Should Wilton regulate recreational marijuana sales? Here’s what the town is considering.

Photo of J.D. Freda
Wilton must pivot to alternative options on how to handle legal marijuana sale in town.

Wilton must pivot to alternative options on how to handle legal marijuana sale in town.

Tyler Sizemore / Hearst Connecticut Media

WILTON — If a “local question” about how the town should handle the sale of recreational marijuana was included on a public ballot in November, the municipality will be legally bound by the outcome of the vote, an attorney advised officials this week.

Instead, town officials are considering alternatives presented Monday by attorney Nicholas Bamonte, who assists town attorney Ira Bloom.

“I know this board, perhaps, was initially considering just posing the question on the upcoming November ballot in a non-binding way to try to get a sense of the town, whether the residents want to prohibit, or not, the sale of recreational marijuana here in town,” Bamonte told the Board of Selectmen. “And we can’t do that.”

Bamonte said there is an option for the question to be posed in a binding way, which would legally require the town to take action based on the response.

“We do, however, have sort of a workaround,” Bamonte told the board. “I’ll run through these options.”

First, the attorney said the town could do nothing. This would allow for any businesses that would serve the recreational cannabis market to be treated as “any other retail establishment” in town. These businesses would be allowed to operate in any zoning area throughout the town.

“It’s basically an as-of-right option under these new laws, under these new authorities, for these businesses to start popping up and operating once they get licensed by the state,” Bamonte said. “If we do nothing, it is at their own whim. We have no control of it.”

The second option, Bamonte said, is developing a local referendum.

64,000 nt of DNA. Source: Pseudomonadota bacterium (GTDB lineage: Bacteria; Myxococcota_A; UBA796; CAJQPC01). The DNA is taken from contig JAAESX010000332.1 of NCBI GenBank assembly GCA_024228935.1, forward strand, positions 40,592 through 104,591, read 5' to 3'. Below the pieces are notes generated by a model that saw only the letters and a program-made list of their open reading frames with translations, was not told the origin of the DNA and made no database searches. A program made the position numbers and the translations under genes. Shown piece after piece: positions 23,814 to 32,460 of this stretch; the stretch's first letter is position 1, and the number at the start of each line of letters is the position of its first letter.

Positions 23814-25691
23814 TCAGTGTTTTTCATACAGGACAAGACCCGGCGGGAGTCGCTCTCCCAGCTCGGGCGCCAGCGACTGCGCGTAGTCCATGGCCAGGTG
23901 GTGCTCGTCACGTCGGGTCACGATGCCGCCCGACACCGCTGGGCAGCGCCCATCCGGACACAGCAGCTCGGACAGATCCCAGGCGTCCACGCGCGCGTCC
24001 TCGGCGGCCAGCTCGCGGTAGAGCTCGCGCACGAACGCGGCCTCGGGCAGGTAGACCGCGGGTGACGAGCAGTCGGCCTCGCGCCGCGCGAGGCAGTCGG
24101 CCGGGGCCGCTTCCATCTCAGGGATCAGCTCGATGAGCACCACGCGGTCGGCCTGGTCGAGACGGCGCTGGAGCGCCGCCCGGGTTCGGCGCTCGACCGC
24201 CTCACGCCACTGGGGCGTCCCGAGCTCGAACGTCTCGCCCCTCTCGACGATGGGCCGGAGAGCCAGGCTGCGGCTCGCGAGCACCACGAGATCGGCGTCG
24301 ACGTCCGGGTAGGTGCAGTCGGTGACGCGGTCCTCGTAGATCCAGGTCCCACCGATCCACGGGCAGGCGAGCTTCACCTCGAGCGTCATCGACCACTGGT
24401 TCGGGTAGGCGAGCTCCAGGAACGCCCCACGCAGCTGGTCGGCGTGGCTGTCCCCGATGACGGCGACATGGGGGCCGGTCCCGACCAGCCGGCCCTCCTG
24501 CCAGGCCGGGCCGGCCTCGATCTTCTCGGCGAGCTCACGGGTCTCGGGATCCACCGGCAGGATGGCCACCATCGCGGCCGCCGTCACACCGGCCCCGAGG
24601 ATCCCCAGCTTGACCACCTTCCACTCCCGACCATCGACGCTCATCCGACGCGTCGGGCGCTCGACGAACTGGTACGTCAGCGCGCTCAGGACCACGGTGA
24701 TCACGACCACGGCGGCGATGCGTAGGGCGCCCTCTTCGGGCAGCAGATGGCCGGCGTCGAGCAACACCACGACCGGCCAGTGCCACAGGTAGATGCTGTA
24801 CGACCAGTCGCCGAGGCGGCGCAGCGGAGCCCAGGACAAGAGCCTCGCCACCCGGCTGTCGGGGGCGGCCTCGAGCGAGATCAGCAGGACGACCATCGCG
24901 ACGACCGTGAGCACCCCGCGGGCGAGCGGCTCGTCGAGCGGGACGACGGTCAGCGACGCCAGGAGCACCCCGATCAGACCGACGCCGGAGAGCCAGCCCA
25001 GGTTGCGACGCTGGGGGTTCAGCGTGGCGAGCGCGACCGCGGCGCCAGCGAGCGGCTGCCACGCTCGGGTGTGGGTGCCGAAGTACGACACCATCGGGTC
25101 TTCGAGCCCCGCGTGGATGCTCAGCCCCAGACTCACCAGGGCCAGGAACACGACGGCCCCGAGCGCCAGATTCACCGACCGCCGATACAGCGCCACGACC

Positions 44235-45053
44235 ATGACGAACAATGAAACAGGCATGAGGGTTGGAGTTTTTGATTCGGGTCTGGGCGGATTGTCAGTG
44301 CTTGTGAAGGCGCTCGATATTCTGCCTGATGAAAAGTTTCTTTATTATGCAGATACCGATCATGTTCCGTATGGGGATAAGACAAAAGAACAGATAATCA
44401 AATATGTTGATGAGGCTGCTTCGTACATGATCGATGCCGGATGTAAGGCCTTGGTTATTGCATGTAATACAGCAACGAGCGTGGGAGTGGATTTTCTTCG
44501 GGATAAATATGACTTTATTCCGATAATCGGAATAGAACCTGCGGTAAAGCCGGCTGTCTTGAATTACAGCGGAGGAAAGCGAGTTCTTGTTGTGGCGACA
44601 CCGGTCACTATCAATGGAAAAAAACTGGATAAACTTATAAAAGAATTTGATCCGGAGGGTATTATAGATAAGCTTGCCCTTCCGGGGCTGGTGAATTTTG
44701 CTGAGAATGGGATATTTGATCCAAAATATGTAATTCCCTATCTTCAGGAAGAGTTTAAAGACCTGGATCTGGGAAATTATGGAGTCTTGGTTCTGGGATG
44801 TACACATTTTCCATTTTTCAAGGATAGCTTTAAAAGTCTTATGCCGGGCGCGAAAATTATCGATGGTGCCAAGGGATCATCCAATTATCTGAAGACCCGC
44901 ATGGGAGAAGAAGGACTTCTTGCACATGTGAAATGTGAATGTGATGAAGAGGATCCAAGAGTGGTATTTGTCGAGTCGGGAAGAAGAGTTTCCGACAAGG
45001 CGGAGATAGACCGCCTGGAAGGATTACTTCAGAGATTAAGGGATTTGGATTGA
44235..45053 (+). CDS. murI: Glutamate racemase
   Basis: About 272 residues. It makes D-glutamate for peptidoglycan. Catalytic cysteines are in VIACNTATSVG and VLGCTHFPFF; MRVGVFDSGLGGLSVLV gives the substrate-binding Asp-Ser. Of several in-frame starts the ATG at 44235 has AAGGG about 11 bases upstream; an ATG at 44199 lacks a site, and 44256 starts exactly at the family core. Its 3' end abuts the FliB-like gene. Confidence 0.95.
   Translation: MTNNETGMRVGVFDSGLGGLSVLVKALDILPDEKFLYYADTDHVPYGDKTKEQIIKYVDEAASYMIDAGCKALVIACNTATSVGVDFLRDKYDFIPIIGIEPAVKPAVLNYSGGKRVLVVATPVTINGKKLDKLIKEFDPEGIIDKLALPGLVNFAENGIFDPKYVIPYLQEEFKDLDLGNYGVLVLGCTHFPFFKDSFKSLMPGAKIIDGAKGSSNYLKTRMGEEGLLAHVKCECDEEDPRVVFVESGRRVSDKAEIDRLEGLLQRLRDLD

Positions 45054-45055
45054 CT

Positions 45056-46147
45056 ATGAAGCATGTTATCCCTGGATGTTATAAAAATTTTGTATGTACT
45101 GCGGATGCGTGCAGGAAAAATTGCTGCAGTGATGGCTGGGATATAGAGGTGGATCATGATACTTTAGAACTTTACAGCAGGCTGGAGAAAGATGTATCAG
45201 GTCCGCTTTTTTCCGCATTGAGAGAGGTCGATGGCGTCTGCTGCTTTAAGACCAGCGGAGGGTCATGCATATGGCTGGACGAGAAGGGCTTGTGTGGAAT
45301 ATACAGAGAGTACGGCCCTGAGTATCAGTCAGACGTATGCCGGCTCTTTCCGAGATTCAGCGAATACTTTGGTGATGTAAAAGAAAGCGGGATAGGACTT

“If 10 percent of residents that are registered — so we are talking about almost 1,300 town residents — were to sign a petition, that would have to be sent to the town clerk by Sept. 2,” First Selectwoman Lynne Vanderslice said. “That's the absolute last deadline.”

Wilton Town Clerk Lori Kaback would then have to verify each of the 1,300 signatures and have the petition sent to the state by Sept. 17.

“It’s a pretty tight timeframe,” Bamonte said.

If the petition moved forward, it would be placed on a ballot to be voted upon this fall. The outcome of that vote tally, Bamonte said, becomes binding law for the town. The town does incur the costs of a referendum, if it were to take place. Bamonte said the referendum was a “broad option” that doesn't give the town the opportunity to “finesse” the regulation.

The final option that Bamonte presented was to set a series of regulations through town zoning requirements that would either prohibit cannabis establishments in town from operating outright or restrict certain aspects of business such as hours of operation, signage and proximity to certain locations such as hospitals, schools, houses of worship and armed forces facilities.

“That option does give us a lot more control and flexibility,” the attorney said.

In such a case, the Planning and Zoning Commission would hold a public hearing to craft its own regulations in the “best interest of the town.”

The town could also create an ordinance through its town charter to add similar restrictions.

Selectwoman Deborah McFadden asked if neighboring towns in Fairfield County were seeking moratoriums. Bamonte said some were seeking moratoriums through zoning measures, but clarified that such a decision would mean that no official action on cannabis-related zoning applications could be made within the moratorium period. That period is intended to be temporary, but similar moratoriums have had periods of six months to two years.

For more information on Connecticut’s adult-use of cannabis regulations, visit the state’s website.